The Enlightenment Period

Thomas Reid and Jeremy Bentham

What were Bentham’s life and career like?

Bentham was born in Houndsditch, London, and began studies at Queen’s College, Oxford, when he was just 12 years old. After his graduation, he entered Lincoln’s Inn to become a lawyer and was called to the bar in 1767. He never practiced law, though, instead dedicating himself to reforming the entire system of civil and criminal law. Existing legal theory seemed incoherent, he felt, and the penal system was cruel and very expensive to administrate. Bentham’s legal writings began with work on legal reform that was not published until 1811, and his Comment on Blackstone’s Commentaries was not published until 1928. Bentham wrote voluminously, but there was a certain disorganization in his methods of completing any one thing. He published part of his Blackstone criticism as A Fragment on Government (1776) and Introduction to the Principles of Morals and Legislation (1789).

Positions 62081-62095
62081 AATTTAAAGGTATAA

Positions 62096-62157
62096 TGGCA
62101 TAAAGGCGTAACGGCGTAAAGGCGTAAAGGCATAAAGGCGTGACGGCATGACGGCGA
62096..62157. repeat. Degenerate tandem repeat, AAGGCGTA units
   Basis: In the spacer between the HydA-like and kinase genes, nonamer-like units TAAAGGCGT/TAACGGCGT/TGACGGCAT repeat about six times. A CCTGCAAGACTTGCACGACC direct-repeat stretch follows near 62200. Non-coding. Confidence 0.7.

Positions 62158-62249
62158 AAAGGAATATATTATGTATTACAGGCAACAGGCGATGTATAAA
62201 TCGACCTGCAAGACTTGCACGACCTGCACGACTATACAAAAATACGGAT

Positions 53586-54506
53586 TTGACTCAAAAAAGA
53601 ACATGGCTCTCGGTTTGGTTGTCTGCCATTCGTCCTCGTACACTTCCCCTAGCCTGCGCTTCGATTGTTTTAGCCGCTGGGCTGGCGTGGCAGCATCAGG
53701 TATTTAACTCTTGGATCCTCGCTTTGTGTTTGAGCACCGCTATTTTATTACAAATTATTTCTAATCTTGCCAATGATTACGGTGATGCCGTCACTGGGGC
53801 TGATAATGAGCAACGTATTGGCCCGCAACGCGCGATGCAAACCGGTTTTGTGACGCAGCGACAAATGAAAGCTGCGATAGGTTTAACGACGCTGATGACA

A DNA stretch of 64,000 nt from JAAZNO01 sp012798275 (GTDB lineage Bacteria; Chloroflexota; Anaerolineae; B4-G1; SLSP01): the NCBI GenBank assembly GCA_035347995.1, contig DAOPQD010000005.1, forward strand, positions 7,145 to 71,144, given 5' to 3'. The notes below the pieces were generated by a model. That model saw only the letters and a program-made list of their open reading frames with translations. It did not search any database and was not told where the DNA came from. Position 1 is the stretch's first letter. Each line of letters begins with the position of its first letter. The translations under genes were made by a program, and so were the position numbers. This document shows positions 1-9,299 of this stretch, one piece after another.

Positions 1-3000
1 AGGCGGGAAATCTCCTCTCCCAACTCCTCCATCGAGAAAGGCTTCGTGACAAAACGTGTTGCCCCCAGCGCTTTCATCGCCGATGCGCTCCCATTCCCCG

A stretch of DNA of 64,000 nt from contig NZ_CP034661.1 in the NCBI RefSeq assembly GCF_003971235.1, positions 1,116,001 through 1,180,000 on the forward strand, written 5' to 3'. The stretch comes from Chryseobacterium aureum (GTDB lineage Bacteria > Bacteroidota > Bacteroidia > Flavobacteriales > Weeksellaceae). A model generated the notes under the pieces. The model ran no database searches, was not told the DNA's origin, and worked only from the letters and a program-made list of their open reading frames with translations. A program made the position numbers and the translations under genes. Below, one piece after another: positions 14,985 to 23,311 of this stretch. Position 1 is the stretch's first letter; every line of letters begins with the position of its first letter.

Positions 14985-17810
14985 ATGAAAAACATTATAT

Bentham attempted to gain Catherine the Great of Russia’s support for his Constitutional Code. He was made a citizen of France after the Revolution, in 1792, and his ideas also reached the United States. But he was most influential politically in England, where he was leader of the philosophical radicals and an inspiration to the Benthamites. Both of these groups thought that Bentham’s pleasure principle or principle of utility could be used to change the world for the better. James Mill, father of John Stuart Mill (1806–1873), the great nineteenth century English utilitarian, was a close friend of his. Bentham also founded the journal Westminster Review, as well as University College.


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